Wednesday, 3 July 2013


Do you know anyone who can be recognized by a single letter? There are not many people like that, are there?

We know friends and relatives by their names or their nicknames; for most acquaintances we even need a surname. But if you say K, millions of readers around the world will know who you are talking about, Franz Kafka, the writer who was born on this day one hundred and thirty years ago.

This special writer's words leave no one indifferent. His words are enigmatic, as he was himself, yet we can understand if we read carefully, we can recognize his struggle with his main enemy: himself.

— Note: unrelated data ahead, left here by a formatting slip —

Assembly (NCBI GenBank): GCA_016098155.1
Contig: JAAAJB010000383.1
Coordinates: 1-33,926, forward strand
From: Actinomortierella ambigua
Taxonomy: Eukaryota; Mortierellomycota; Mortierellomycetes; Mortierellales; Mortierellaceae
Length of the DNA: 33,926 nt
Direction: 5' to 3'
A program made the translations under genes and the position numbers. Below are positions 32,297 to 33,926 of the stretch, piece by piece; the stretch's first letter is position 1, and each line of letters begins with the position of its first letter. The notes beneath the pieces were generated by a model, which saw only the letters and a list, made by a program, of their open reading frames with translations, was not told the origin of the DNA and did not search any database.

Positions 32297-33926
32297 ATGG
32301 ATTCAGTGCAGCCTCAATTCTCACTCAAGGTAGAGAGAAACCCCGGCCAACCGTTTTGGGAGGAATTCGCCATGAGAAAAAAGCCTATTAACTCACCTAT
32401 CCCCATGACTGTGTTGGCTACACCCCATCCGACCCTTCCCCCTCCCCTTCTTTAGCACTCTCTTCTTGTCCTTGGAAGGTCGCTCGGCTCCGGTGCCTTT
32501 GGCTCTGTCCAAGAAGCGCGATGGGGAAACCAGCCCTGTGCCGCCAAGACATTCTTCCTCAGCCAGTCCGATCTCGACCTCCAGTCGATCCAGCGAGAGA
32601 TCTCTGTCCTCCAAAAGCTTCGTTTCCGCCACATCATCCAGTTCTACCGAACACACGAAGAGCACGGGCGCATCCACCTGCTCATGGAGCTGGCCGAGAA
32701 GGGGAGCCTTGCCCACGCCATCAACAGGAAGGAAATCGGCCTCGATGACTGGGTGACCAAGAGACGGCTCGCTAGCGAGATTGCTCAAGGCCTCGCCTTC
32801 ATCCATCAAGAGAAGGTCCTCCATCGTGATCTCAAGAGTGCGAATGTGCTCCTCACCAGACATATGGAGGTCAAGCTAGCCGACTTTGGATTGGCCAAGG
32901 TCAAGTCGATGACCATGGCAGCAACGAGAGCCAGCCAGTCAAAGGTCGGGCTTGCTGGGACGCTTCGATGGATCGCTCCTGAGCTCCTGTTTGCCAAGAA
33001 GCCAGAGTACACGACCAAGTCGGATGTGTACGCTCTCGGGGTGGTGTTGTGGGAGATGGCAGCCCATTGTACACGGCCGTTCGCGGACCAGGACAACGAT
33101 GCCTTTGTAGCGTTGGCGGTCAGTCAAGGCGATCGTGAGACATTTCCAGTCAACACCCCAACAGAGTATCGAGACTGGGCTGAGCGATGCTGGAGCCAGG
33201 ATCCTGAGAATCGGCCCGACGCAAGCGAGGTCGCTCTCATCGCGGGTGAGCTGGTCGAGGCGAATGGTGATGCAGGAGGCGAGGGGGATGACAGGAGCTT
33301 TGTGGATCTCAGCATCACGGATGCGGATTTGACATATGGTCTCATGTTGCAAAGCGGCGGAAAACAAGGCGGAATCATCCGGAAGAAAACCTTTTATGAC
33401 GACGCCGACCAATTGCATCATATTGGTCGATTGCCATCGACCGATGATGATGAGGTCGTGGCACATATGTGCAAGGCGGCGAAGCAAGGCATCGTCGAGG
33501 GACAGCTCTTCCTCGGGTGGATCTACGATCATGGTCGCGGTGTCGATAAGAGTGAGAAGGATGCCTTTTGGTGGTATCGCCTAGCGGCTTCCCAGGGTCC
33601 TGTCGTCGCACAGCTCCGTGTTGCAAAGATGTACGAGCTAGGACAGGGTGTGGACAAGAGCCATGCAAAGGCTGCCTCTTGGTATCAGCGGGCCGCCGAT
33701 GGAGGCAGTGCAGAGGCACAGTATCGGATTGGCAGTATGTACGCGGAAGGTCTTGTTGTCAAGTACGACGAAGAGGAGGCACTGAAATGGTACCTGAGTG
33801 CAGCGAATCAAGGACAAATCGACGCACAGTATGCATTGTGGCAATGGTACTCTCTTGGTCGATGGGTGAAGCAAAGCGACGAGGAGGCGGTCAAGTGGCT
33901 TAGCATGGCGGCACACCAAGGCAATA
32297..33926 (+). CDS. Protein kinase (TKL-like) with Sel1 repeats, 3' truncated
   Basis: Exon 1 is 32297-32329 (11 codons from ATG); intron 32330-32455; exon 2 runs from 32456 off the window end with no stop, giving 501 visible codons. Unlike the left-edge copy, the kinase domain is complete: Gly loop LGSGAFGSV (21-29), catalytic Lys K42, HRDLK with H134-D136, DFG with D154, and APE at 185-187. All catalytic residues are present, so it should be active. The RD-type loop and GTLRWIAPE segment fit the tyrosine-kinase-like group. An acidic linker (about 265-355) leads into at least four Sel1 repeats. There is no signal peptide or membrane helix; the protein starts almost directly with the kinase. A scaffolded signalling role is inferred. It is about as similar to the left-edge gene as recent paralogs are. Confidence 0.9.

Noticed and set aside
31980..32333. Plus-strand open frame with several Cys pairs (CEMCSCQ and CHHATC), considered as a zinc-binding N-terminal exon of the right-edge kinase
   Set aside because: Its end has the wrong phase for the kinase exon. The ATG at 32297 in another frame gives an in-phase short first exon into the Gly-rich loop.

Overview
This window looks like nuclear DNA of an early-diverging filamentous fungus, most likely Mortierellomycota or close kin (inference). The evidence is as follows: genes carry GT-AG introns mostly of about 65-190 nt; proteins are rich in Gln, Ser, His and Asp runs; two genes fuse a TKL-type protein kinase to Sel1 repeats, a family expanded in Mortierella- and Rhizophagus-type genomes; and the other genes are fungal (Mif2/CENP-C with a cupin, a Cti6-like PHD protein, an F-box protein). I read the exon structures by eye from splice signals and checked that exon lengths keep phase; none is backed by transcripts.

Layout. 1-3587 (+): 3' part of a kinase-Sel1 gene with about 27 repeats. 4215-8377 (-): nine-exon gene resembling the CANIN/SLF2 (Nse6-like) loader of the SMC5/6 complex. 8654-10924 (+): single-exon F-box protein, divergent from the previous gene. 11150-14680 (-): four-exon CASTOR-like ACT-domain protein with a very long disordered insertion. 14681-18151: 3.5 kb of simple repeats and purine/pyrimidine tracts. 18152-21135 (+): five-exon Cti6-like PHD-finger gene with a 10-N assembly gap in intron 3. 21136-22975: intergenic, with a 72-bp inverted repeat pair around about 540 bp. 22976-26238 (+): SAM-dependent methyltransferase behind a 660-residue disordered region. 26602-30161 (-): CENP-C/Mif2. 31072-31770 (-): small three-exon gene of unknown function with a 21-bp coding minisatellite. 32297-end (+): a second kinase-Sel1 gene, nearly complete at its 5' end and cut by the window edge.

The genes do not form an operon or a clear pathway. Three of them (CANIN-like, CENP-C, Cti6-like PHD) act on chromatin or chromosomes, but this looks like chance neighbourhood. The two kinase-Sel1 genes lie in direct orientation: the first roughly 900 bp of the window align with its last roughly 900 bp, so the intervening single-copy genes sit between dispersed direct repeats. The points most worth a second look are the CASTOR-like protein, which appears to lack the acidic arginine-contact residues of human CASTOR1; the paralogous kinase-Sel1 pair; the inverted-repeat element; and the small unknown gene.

This short story, a parable called Before the Law, belongs to one of his books, The Trial, a disturbing novel that starts this way:  one morning two guards knock on K's door and arrest him. K is not given a reason, doesn't know what he has done, where he is going to be taken, who is going to judge him.

The following scenes belong to Orson Welles' 1962 film, The Trial, which begins with this parable read by himself.
(You can activate the English subtitles by clicking  on Choose Language (bottom left) and then English 100%).

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